The benefits of the DevOps culture in the creation of digital products are no longer discussed. If you are not interested, you will have your reasons and we respect that. If instead you are interested in ensuring these benefits, Continuous Integration (CI) is an omnipresent practice.
Competitiveness at digital speed
as proclaimed Manuel Recena, continuous integration is a difficult Software Engineering practice, but one that offers us a great reward.
Continuous integration is essential for the creation and launch of digital products in competitive markets, which require us to adapt quickly.
That's the big “for business” payoff, but the people involved also benefit from the boost in collaboration, automation, and short evaluation cycles. Everybody wins.
Alternatives to not fail
The wealth of alternatives to implement continuous integration is a universe in permanent expansion. Finding the right flavor is one of its many challenges. To the options at home (“on premise”) we have to add the options in the cloud, which are extremely attractive: Azure DevOps, Google Cloud, AWS Devops and so on endless more. In many of our articles you can brujule about it... But before we get excited about these dazzling options, we propose to recover the bases, the fundamentals for feed our conviction.
The basics of continuous integration
In this sense, we recover some of the mantras of the remarkable talk organized back in 2014, by the DevOps group from Madrid about continuous integration. Ingredients: great rapporteur (Manuel Recena), good framework and assistance, and intense third half. Manuel and Antonio Manuel Muniz (his partner at the time) conspired to "not talk about his book" and complied. Many of the pearls that they gave us, cultivated after years of experiences, clients and reflections, are still valid today. Sincerity in vein.
1. Fundamentals from a purely technical point of view…
What technological alternatives do we have? The number of options continues to grow remarkably. Manufacturers are releasing suites and you even have to choose, as we said before, between “on premise” (locally) or in the cloud. Y the choice is not trivial.
How do they integrate with the tools we have? It must be kept in mind since it conditions the real options. Also consider support for multiple technology stacks, since continuous integration is a general-purpose system, and support for different build tools.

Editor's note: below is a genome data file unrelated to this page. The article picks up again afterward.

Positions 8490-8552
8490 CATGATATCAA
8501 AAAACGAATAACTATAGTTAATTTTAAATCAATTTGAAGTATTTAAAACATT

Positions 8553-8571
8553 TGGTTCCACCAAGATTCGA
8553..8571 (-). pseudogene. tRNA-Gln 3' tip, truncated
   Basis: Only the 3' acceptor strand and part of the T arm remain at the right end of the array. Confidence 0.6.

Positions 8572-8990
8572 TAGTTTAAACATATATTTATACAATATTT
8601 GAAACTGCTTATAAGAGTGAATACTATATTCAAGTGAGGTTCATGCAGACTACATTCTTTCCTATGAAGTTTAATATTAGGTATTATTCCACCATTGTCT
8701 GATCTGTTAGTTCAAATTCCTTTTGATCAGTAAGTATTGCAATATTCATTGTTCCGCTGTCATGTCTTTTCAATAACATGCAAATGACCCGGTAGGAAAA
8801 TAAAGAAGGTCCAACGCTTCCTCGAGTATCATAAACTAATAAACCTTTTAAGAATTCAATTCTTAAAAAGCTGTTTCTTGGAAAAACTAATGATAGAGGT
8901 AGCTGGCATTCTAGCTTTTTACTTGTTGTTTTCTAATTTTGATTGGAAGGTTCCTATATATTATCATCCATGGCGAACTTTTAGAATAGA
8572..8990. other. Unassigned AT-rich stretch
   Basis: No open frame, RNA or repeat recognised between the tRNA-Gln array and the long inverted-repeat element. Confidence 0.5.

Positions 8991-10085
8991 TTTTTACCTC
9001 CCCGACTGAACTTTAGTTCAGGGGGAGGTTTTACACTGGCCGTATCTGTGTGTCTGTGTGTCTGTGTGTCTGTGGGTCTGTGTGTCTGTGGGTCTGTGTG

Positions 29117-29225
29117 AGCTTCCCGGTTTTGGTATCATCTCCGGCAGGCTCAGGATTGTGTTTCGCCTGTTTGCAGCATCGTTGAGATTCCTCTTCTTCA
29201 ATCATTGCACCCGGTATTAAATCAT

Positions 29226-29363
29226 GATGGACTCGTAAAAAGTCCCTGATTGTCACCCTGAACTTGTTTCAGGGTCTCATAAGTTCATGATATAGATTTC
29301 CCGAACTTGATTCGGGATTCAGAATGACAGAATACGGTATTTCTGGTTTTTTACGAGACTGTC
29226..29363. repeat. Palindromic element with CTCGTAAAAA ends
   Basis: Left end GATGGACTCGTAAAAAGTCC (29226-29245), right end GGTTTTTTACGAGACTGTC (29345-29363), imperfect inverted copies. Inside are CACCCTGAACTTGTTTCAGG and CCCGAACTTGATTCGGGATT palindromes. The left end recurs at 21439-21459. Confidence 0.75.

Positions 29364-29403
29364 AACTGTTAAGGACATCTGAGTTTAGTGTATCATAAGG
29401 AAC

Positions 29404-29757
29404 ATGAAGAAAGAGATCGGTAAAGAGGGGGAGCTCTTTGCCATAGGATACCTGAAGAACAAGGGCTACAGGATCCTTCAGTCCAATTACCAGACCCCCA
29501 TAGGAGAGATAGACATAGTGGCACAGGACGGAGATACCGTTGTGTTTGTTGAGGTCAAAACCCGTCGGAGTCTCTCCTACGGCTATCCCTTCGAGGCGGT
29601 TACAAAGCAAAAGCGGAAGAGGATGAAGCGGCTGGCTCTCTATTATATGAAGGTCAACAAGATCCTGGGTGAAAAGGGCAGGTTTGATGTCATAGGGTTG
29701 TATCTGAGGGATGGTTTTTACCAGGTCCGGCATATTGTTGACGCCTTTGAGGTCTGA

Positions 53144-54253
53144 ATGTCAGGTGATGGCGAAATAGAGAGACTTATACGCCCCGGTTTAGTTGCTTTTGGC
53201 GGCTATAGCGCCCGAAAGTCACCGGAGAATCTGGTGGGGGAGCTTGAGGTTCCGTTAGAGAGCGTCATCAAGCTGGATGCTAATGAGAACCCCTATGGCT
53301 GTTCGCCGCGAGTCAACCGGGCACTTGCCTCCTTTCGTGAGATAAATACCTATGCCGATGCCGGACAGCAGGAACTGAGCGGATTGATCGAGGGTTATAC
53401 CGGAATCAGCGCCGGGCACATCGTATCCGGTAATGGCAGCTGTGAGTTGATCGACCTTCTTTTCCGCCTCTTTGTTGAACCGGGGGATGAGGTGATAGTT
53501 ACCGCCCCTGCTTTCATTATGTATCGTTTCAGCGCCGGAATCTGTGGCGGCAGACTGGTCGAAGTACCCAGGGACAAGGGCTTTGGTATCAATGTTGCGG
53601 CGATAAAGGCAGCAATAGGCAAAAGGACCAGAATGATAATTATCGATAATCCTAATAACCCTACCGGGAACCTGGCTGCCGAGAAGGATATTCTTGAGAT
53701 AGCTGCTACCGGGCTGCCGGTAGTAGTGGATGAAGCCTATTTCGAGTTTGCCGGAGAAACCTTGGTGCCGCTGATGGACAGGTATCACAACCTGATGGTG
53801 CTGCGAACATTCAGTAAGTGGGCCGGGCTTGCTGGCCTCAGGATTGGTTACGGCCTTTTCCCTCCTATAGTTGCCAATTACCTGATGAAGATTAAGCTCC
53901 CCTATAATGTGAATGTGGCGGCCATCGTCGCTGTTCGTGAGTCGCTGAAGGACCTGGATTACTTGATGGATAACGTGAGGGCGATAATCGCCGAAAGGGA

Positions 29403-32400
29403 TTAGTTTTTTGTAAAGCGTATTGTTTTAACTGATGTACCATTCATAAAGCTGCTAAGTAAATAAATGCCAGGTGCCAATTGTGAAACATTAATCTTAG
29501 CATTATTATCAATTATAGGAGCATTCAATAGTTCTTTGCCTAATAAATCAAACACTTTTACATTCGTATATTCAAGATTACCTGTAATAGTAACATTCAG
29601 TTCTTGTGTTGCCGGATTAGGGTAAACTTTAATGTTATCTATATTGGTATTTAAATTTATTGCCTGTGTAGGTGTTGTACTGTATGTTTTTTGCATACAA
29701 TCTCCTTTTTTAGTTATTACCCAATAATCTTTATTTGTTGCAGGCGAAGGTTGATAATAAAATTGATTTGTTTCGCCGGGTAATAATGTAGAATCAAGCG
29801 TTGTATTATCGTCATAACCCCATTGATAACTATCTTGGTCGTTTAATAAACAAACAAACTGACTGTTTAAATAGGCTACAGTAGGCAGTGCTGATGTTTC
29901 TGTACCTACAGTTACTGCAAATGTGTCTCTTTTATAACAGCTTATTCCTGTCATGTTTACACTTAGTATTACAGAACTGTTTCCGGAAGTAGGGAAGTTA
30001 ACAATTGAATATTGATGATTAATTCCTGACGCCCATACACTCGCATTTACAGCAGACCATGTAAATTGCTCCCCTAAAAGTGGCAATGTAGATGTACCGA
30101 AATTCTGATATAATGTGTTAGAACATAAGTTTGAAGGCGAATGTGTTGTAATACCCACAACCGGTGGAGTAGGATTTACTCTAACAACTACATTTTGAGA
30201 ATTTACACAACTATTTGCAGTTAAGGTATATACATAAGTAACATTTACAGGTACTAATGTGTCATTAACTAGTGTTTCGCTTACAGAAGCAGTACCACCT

If you do not already have a construction tool in use, that is, an already modeled process, you have to solve this aspect first.
And what happens if the number of users and projects increases? If the chosen solution is linked to the number of users/projects, the cost can skyrocket. And how will the maintenance be? It is very dangerous to scale an experimental initiative, because we can find the effect "the one who set it up left".
2. The human factor appears on the scene…
- From people with a lack of perspective:
- "We assembled that in a week."
- "Continuous Integration is to mount a Jenkins and that's it".
- "That's the Jenkins fault, it works on my computer."
- Until serious evolutionary problems:
- Teams where there is no room for fresh ideas and there is reluctance to change.
- Continuous improvement is a term they only use when talking to their child's tutor.
- "Interesting, but now we don't have time." There is never time.
- "If it works, don't touch it"... taken to the extreme.
- "We work for a client and the NDA prevents …".
- In each project they solve your needs.
- Going through ill-conceived ideas:
- Automating is not doing continuous integration.
- Continuous integration is a means, not an end.
- The tools help, but the important thing is the processes.
Anyway, as we are human beings, let's air the information. take care of them information radiators compensate because:
- To give value, you have to measure.